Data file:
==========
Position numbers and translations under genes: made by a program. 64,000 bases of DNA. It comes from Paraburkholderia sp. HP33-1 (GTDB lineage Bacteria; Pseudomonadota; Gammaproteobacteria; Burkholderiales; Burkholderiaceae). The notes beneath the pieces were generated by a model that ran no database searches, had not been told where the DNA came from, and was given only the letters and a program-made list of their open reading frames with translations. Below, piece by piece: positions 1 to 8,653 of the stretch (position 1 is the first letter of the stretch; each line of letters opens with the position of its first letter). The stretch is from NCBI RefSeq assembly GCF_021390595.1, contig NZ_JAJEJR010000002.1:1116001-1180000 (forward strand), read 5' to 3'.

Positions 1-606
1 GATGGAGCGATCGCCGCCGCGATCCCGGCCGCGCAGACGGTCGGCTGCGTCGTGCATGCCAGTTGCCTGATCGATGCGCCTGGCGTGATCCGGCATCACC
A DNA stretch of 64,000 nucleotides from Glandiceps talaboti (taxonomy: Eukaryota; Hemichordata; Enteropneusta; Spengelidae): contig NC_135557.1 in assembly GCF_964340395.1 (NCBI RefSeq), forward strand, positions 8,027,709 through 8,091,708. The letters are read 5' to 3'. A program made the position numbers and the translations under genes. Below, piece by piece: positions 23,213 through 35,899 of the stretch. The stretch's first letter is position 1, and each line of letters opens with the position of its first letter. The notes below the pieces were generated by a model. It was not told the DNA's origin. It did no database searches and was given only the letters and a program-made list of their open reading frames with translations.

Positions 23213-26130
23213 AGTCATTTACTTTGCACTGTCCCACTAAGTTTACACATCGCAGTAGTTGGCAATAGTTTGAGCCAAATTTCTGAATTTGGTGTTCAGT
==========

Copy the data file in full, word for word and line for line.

Position numbers and translations under genes: made by a program. 64,000 bases of DNA. It comes from Paraburkholderia sp. HP33-1 (GTDB lineage Bacteria; Pseudomonadota; Gammaproteobacteria; Burkholderiales; Burkholderiaceae). The notes beneath the pieces were generated by a model that ran no database searches, had not been told where the DNA came from, and was given only the letters and a program-made list of their open reading frames with translations. Below, piece by piece: positions 1 to 8,653 of the stretch (position 1 is the first letter of the stretch; each line of letters opens with the position of its first letter). The stretch is from NCBI RefSeq assembly GCF_021390595.1, contig NZ_JAJEJR010000002.1:1116001-1180000 (forward strand), read 5' to 3'.

Positions 1-606
1 GATGGAGCGATCGCCGCCGCGATCCCGGCCGCGCAGACGGTCGGCTGCGTCGTGCATGCCAGTTGCCTGATCGATGCGCCTGGCGTGATCCGGCATCACC
A DNA stretch of 64,000 nucleotides from Glandiceps talaboti (taxonomy: Eukaryota; Hemichordata; Enteropneusta; Spengelidae): contig NC_135557.1 in assembly GCF_964340395.1 (NCBI RefSeq), forward strand, positions 8,027,709 through 8,091,708. The letters are read 5' to 3'. A program made the position numbers and the translations under genes. Below, piece by piece: positions 23,213 through 35,899 of the stretch. The stretch's first letter is position 1, and each line of letters opens with the position of its first letter. The notes below the pieces were generated by a model. It was not told the DNA's origin. It did no database searches and was given only the letters and a program-made list of their open reading frames with translations.

Positions 23213-26130
23213 AGTCATTTACTTTGCACTGTCCCACTAAGTTTACACATCGCAGTAGTTGGCAATAGTTTGAGCCAAATTTCTGAATTTGGTGTTCAGT